Coaches don’t get fired because they lose. Coaches get fired when teams don’t meet expectations. There are circumstances when a 5-8 record is good and an 8-5 record is bad.

The circumstances at Georgia suggest this: Mark Richt has failed. He should not be back as Georgia’s coach next season.

This isn’t because he is a bad coach or because the Bulldogs are likely to finish with a losing record (they’re 5-3 with four winnable games and a bowl left). It’s because they did not meet expectations – this season, last season and arguably most seasons since 2007, when Georgia went 5-0 against ranked opponents and finished 11-2. It’s because with no drop in resources or support from administration and with a never-ending tap of recruits, Richt has failed to build momentum and take advantage of a run-down SEC East Division.

Richt is a head coach with an offensive background and a specialty in developing quarterbacks. But right now, he oversees a program that has hit an embarrassing low at that position. He failed to recruit and/or develop a quarterback for a second straight season, mismanaged the position, wasted the luxury of a great running game and clearly made a poor hire in offensive coordinator Brian Schottenheimer, who has failed miserably as Mike Bobo’s replacement. Those decisions effectively submarined this season.

Writing this gives me no pleasure. Richt represents everything a college coach should be. He runs his program the right way. He cares about his players and staff and has the right perspective on the mission of college athletics, which probably puts him in the minority. He has endured more criticism than a man of his accomplishments should ever be subjected to. He brought two SEC championships to a school that hadn’t won any in 20 years. In later years, when too many of his recruits tarnished Georgia’s image with arrests ranging from frat-boy level tendencies to issues far worse, Richt shed the enabling ways he learned from mentor Bobby Bowden and implemented tough love.

For all that, he should be praised.

But there have been too many failed expectations, too many performances that can’t be excused. Georgia has played two ranked opponents this season, Alabama and Florida. It lost both games — one at home, one on a neutral site — by a composite score of 65-13. It also lost at Tennessee, whose only other wins this season have come over Bowling Green, Western Carolina and Kentucky.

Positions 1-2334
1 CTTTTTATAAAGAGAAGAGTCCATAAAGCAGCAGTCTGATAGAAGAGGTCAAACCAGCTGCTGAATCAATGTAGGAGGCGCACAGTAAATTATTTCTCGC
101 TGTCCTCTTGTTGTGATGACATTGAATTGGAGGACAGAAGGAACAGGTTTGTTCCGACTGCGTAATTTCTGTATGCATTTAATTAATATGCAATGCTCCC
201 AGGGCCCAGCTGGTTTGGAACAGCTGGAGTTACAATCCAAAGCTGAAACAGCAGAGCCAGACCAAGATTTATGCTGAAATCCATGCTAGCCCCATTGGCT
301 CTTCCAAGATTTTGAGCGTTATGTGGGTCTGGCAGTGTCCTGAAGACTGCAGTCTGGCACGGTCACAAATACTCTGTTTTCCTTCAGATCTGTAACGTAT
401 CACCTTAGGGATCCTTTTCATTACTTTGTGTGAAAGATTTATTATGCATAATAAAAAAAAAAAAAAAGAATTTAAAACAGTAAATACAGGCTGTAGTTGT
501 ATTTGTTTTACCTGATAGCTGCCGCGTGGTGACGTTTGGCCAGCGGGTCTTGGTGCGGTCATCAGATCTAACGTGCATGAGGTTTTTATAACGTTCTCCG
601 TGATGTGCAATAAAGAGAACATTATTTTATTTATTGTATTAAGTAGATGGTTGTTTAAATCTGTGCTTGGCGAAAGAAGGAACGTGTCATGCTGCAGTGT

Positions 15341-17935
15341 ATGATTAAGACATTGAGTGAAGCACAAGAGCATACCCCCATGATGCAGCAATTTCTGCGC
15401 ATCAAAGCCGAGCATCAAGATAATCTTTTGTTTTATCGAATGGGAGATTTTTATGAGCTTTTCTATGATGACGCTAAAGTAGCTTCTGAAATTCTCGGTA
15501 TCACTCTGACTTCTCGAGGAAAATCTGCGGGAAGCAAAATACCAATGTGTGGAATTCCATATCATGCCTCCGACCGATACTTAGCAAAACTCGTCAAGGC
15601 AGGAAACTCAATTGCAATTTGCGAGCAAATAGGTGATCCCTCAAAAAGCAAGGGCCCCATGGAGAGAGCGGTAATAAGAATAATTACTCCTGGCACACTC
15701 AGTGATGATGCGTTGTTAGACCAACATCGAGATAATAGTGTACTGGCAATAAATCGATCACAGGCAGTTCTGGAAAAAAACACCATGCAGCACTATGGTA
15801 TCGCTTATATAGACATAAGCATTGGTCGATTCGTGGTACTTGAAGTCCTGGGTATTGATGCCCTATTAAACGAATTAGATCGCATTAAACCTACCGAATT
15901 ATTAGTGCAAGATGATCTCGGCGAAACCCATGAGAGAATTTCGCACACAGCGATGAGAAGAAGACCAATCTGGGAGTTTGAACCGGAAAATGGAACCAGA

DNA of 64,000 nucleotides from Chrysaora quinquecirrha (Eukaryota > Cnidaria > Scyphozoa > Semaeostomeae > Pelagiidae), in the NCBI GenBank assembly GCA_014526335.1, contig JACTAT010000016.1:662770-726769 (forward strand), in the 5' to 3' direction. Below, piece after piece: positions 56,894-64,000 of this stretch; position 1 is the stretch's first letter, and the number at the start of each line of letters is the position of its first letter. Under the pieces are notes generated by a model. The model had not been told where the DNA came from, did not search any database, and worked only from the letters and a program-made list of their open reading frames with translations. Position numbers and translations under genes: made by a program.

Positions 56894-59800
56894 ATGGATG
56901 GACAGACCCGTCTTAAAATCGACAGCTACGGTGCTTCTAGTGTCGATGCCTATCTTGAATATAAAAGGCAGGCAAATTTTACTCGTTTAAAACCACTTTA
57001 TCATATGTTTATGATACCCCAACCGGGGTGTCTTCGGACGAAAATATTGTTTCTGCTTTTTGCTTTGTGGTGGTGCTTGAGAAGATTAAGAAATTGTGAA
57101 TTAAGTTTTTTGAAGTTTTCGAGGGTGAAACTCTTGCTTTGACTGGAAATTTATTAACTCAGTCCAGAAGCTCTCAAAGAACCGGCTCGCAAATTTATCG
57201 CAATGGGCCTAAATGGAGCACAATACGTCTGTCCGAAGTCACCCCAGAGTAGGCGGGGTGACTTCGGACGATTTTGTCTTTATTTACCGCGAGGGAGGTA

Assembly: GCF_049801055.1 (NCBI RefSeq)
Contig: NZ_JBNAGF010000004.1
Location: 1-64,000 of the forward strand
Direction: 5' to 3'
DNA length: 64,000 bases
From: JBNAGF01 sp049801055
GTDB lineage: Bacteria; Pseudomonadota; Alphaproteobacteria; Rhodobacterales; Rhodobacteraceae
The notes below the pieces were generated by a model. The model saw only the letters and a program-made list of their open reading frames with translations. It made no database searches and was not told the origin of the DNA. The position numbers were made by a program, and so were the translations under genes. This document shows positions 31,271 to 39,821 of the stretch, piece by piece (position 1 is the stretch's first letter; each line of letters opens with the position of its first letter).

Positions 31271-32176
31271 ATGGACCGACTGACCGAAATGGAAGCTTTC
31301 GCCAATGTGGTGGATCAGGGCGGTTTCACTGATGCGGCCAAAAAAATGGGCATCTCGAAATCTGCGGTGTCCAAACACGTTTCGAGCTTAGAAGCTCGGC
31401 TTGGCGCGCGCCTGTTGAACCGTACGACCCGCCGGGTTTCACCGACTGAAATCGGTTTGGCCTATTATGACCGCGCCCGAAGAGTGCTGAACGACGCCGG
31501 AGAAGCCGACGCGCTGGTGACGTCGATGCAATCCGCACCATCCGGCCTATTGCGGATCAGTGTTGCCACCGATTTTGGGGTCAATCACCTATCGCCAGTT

The Dogs’ most impressive victory came over South Carolina, which is 1-5 in the conference and prompted its head coach to run toward the light of retirement.

This isn’t about one disappointing season. In my view, Richt started the year in a deep hole.

He never built on the relative momentum following the near upset of Alabama in the 2012 SEC title game, which would’ve punched his ticket to the national championship game. The 2013 team had quarterback Aaron Murray back for a senior season but suffered from injuries, defensive problems and inexcusable losses to Missouri and Vanderbilt. It finished 8-5 with a loss in the Gator Bowl.

In 2014, again with high expectations, Georgia had impressive wins over Clemson and Missouri and appeared destined for a conference title appearance. But then came the dread of Jacksonville, a 38-20 loss to a Florida team that was on the verge of firing coach Will Muschamp. (There is a win mandate at Florida, which has fired two coaches during Richt’s tenure.)

Sometimes, one loss says more than any win. Sometimes one loss leads even defenders to think, “Maybe everybody else is right.”

Georgia was 4-0 this season before hosting Alabama. It didn’t just lose, it was humiliated 38-10 on its home field. Manna for the critics.

I never understood the Georgia-will-always-be-Georgia narrative. I also never bought into the Richt-can’t-win-a-national-title refrain. Until now.

The screams for his exit haven’t been this loud since early in 2011. But this isn’t about screams, it’s about facts. Richt is 14-23 against ranked opponents since 2008. He hasn’t won a conference championship since 2005, despite athletic director Greg McGarity giving him everything he has wanted.

Coaching changes often come about only when donations or recruiting fall off. That’s not the case here. But if McGarity sticks with Richt, it will say more about where the bar is in Athens than how much he truly believes in his head coach.

McGarity resisted change when Georgia finished 6-7 in 2010, playing in a bowl it should never play in (Liberty), losing to a team it should never lose to (Central Florida). Then came the losses to Boise State and South Carolina to open the 2011 season. Richt’s future never seemed more in doubt. But then Georgia won 10 straight before being overwhelmed by No. 1 LSU in the SEC title game.

Richt showed something then, and in 2012. But I don’t believe he can bring Georgia back from this.

There is no reason Georgia, with its recruiting base and relative unlimited resources, can’t compete and win for championships. To believe the Dogs will turn it around next season would be to hinge hopes on a true freshman quarterback, Jacob Eason, and suddenly cohesive and well-functioning coaching staff. Those are dangerous assumptions.

If Richt resigns or is fired, it’s conceivable Eason changes his commitment. But one player can’t influence big-picture decisions. Recruiting isn’t the problem at Georgia. Coaching is.